Regulators in the US state of California have ruled that Deutsche Telekom-owned mobile operator T-Mobile made ‘false and misleading statements’ to the California Public Utilities Commission (CPUC) in order to get its merger with Sprint approved.
In particular, the ruling stated that misled the CPUC over the company’s plans for Sprint’s legacy CDMA network.
The origin of the investigation came following complaints from rival telco Dish, which said that the new company was going back on statements it made under oath.
During the merger process – which was approved in mid-2020 – T-Mobile stated that it would shut down Sprint’s 3G CDMA network over a three-year process. T-Mobile however would later go on to announce plans to decommission the network on January 1, 2022 – over a year ahead of the promised date.
Having investigated the claim made by Dish, the CPUC has agreed that T-Mobile went back against its word. In particular, the commission referred to the testimony of T-Mobile CTO who said that the company would not need to shut down the legacy network in order to access the required spectrum for its 5G build-out.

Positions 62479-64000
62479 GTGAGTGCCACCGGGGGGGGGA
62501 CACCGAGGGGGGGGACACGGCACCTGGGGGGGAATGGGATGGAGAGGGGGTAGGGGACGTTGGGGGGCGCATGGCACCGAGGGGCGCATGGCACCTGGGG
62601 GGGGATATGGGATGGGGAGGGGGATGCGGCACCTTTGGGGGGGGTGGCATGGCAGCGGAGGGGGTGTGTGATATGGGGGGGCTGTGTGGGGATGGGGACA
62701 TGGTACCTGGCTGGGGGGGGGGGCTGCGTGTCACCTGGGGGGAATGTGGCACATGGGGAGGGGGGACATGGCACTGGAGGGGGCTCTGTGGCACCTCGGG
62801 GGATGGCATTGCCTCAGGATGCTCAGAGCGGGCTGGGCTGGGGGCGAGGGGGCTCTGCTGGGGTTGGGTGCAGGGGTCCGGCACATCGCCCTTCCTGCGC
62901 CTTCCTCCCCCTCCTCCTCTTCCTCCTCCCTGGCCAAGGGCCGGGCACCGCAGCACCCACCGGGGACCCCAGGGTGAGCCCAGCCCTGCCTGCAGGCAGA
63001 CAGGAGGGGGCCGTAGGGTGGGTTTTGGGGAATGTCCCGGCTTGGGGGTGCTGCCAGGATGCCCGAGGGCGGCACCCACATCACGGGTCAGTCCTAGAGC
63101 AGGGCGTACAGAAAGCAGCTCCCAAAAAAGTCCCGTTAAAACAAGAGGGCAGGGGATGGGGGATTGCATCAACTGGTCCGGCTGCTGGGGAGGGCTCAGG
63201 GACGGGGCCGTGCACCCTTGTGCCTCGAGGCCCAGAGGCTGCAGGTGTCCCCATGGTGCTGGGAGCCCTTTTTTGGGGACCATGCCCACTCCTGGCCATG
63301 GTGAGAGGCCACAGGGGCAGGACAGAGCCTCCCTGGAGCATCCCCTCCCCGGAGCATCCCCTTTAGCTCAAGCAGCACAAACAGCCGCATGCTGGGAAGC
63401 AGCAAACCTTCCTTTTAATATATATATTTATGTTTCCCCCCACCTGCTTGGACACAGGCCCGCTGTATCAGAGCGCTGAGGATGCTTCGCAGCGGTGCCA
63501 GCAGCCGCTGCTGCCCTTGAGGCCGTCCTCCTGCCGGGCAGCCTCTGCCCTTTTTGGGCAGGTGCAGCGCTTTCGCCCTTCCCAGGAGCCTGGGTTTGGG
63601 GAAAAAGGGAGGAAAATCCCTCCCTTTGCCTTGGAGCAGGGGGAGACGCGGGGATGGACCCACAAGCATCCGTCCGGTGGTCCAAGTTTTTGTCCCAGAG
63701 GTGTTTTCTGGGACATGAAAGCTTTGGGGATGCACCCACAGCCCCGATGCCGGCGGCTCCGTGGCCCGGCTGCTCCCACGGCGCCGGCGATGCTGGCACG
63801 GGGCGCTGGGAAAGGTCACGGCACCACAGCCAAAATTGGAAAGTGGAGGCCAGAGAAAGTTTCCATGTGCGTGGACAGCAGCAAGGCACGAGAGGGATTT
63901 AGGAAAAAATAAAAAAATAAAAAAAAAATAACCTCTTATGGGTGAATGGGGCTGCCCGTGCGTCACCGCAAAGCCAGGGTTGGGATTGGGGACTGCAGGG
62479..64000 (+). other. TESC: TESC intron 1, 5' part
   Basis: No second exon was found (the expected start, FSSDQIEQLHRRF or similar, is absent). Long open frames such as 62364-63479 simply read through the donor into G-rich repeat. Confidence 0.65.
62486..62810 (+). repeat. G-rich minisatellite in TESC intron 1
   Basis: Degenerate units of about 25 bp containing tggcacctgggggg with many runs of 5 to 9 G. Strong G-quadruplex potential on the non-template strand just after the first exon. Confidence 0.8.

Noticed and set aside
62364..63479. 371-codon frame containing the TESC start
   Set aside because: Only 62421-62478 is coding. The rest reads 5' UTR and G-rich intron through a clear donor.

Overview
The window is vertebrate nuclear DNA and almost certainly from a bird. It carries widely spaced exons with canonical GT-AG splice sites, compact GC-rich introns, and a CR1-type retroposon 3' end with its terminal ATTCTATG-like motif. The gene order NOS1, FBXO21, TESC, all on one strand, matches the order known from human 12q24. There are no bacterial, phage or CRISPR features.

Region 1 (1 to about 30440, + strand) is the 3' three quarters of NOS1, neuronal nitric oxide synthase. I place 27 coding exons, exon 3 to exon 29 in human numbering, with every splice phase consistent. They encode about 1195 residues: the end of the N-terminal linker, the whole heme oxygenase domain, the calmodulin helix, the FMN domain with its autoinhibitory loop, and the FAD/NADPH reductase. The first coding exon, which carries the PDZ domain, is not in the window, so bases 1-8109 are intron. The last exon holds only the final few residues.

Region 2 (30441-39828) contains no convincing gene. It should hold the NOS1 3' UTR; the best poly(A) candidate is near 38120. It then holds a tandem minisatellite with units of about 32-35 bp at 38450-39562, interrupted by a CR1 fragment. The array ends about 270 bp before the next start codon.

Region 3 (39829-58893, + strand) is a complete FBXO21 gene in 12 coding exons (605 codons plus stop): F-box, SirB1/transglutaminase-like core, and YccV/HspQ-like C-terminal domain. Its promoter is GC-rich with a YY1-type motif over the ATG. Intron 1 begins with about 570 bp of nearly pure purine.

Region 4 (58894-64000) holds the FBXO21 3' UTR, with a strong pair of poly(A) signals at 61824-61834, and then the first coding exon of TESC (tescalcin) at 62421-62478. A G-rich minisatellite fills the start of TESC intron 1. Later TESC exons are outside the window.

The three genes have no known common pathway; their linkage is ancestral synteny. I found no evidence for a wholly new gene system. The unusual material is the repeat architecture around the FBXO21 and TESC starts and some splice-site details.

A key part of approval for the merger was the agreement that T-Mobile would sell Sprint’s brand Boost Mobile to Dish in order to fill the gap of a fourth national operator. The existing 3G CDMA network is utilised by a significant portion of Boost’s customer base.
The CPUC has scheduled a virtual hearing at which T-Mobile will explain itself on September 20. The company could be forced to pay fines of up to US$100,000 for each offence.
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